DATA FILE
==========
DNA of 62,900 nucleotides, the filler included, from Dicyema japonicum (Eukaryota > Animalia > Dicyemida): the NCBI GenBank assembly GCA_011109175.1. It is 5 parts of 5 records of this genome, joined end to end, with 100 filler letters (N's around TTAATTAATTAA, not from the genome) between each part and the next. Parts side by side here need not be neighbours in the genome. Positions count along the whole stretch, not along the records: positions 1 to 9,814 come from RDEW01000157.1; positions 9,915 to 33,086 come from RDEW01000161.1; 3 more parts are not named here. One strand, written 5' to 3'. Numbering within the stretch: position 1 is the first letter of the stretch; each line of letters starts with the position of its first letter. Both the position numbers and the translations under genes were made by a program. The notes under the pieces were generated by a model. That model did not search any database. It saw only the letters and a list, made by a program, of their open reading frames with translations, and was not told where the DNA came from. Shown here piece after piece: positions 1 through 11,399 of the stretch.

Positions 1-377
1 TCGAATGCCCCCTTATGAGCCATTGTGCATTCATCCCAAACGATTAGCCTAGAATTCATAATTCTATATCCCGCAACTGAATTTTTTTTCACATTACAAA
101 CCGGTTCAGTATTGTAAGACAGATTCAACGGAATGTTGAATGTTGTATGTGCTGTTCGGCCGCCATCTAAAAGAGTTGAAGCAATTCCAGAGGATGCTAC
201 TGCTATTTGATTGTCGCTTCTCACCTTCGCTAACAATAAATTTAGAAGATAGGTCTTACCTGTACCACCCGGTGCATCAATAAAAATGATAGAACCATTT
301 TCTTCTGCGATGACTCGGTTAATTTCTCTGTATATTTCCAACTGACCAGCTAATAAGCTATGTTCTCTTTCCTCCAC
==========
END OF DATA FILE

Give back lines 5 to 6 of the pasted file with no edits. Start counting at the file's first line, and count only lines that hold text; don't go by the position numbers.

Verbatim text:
201 TGCTATTTGATTGTCGCTTCTCACCTTCGCTAACAATAAATTTAGAAGATAGGTCTTACCTGTACCACCCGGTGCATCAATAAAAATGATAGAACCATTT
301 TCTTCTGCGATGACTCGGTTAATTTCTCTGTATATTTCCAACTGACCAGCTAATAAGCTATGTTCTCTTTCCTCCAC